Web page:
Nevertheless, everyone should be familiar with what the Geneva Conventions actually say. The Society of Professional Journalists provides a good summary explanation that most of my colleagues should know well by now:

The Geneva Conventions and supplementary protocols make a distinction between combatants and civilians. The two groups must be treated differently by the warring sides and, therefore, combatants must be clearly distinguishable from civilians… In order for the distinction between combatants and civilians to be clear, combatants must wear uniforms and carry their weapons openly during military operations and during preparation for them… Combatants who deliberately violate the rules about maintaining a clear separation between combatant and noncombatant groups and thus endanger the civilian population are no longer protected by the Geneva Convention.

These protocols have been carefully crafted by leaders of civilized nations and are not to be lightly dismissed. It may be convenient to blame the Israelis when civilians are killed by their air strikes in Gaza, but the Geneva Conventions clearly state that Hamas fighters endangered those civilians by disguising themselves.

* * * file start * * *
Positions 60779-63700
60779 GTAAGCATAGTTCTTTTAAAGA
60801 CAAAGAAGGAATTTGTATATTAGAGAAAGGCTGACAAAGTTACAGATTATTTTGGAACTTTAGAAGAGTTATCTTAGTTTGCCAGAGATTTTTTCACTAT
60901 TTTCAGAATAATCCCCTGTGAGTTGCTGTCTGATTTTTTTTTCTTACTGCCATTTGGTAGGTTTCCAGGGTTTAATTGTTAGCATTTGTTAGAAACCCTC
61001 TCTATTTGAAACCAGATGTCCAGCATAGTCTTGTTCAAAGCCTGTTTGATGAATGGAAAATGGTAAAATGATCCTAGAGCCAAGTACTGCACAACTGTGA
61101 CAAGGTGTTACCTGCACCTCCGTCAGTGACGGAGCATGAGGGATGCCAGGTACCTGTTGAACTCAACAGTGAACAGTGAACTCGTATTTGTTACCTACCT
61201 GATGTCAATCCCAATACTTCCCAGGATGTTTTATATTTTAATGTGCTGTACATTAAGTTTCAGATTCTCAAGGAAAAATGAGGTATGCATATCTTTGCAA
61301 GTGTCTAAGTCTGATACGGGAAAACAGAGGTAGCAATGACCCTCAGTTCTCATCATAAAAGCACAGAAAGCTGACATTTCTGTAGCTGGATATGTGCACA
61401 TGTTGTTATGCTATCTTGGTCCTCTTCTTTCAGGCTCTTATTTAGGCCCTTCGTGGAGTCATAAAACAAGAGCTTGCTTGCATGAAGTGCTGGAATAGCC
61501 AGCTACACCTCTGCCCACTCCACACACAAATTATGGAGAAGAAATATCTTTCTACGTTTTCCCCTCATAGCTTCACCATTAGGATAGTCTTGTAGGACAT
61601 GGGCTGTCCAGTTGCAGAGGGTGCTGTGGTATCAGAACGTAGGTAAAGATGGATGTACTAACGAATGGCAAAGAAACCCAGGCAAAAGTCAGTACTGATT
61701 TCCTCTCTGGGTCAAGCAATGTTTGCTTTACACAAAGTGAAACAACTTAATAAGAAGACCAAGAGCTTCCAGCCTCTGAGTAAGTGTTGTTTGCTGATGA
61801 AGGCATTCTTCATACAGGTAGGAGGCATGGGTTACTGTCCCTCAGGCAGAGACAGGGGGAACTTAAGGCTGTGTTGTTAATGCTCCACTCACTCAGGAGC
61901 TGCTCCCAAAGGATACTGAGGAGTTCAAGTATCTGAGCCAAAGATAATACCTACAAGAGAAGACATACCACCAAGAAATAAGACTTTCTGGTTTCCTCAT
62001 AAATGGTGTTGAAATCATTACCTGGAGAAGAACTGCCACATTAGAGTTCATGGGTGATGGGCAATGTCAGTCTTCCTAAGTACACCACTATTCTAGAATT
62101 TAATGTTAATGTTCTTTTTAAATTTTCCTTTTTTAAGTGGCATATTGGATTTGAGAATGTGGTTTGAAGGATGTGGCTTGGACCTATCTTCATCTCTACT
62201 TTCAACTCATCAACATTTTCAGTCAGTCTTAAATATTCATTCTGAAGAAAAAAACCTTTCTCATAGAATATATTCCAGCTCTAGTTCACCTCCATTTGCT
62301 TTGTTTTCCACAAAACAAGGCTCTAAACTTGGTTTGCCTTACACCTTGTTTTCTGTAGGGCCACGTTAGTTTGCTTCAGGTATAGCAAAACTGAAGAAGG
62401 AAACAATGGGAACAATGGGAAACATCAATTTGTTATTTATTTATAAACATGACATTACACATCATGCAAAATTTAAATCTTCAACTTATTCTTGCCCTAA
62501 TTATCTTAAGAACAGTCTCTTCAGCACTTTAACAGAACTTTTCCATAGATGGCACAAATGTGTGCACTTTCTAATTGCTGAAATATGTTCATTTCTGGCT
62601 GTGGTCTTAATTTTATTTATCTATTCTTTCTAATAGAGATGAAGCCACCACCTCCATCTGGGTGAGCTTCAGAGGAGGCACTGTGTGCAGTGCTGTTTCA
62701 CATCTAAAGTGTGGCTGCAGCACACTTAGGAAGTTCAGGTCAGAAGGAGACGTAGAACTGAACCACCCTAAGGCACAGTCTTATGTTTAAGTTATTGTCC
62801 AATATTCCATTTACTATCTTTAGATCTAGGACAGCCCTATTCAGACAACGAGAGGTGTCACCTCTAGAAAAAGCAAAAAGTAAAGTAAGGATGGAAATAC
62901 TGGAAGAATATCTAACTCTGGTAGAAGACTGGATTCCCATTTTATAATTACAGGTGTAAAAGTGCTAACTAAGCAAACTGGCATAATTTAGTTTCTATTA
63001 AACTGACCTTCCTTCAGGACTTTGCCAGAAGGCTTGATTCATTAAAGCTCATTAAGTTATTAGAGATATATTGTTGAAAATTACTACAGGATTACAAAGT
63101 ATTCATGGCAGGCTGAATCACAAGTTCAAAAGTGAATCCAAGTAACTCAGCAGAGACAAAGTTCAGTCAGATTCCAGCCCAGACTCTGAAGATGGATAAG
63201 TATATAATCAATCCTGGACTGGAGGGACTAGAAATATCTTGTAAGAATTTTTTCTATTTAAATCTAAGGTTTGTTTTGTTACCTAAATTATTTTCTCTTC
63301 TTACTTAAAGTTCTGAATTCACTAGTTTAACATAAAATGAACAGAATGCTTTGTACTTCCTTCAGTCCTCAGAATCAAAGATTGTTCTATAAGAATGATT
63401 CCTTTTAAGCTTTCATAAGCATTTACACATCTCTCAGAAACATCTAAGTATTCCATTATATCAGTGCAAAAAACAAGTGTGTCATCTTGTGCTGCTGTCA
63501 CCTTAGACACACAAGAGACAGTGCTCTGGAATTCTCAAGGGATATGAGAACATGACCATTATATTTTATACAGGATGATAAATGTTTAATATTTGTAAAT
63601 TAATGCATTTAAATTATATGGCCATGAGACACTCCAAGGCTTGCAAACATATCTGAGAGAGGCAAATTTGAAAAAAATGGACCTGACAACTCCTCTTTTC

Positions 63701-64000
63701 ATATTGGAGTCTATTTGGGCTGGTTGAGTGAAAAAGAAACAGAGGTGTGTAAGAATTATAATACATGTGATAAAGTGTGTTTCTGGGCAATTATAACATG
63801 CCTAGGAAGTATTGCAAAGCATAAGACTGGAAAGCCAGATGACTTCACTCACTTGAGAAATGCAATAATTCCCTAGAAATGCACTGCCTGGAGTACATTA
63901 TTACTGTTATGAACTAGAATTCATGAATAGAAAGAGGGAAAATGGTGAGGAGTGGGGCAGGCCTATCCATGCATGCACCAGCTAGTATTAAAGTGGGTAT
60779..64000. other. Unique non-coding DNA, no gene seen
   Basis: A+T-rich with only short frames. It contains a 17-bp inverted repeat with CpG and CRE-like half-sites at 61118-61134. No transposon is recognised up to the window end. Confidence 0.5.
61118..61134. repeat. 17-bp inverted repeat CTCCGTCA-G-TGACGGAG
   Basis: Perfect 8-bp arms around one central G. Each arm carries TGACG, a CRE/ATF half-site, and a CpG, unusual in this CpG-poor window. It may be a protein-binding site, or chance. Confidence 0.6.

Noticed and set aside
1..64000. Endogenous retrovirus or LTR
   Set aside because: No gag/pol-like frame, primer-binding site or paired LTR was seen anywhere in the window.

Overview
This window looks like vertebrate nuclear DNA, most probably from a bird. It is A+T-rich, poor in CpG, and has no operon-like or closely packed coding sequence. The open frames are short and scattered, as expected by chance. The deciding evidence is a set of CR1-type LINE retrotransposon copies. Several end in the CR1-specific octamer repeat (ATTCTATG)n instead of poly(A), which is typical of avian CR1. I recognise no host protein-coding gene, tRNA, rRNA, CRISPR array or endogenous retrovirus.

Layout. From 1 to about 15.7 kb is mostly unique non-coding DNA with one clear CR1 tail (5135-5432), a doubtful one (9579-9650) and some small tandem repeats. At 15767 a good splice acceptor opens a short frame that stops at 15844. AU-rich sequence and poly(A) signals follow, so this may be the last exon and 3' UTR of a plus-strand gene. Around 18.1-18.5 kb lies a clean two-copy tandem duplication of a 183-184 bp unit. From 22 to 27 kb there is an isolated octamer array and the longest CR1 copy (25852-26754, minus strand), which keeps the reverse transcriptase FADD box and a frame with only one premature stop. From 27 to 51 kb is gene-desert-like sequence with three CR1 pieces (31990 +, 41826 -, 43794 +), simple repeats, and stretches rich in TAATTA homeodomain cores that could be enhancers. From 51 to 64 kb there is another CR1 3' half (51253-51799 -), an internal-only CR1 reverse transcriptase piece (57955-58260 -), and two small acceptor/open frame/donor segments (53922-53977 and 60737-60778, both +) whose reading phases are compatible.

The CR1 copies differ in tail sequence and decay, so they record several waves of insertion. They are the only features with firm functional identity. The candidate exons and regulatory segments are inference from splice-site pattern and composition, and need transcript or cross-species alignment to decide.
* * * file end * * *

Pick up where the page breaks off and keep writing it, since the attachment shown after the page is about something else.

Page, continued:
Not only do Israelis have a harder time figuring out who is a target and who needs protection, we all have a harder time identifying those who have already been wounded and killed. Hamas says mostly civilians have been wounded and killed in the fighting in Gaza, but its fighters look just like everyone else. They can trot out the bodies of two dead terrorists in front of the cameras and say they’re civilians, thus easily fooling just about anyone. The number of civilian casualties, therefore, appears much higher than it really is. But even if that weren’t the case, far more civilians are being killed in this war because Hamas is fighting dirty.

Israelis, in the meantime, go far out of their way to avoid harming the civilians of Gaza. They have even developed weapons for precisely this purpose.

“A new Israeli weapon,” Erlanger writes, “is tailored to the Hamas tactic of asking civilians to stand on the roofs of buildings so Israeli pilots will not bomb. The Israelis are countering with a missile designed, paradoxically, not to explode. They aim the missiles at empty areas of the roofs to frighten residents into leaving the buildings, a tactic called ‘a knock on the roof’.”

If Israelis were targeting civilians, as Hamas and hysterical critics like to claim, it ought to go without saying that they would never have developed a “weapon” that scatters civilians away for their own protection.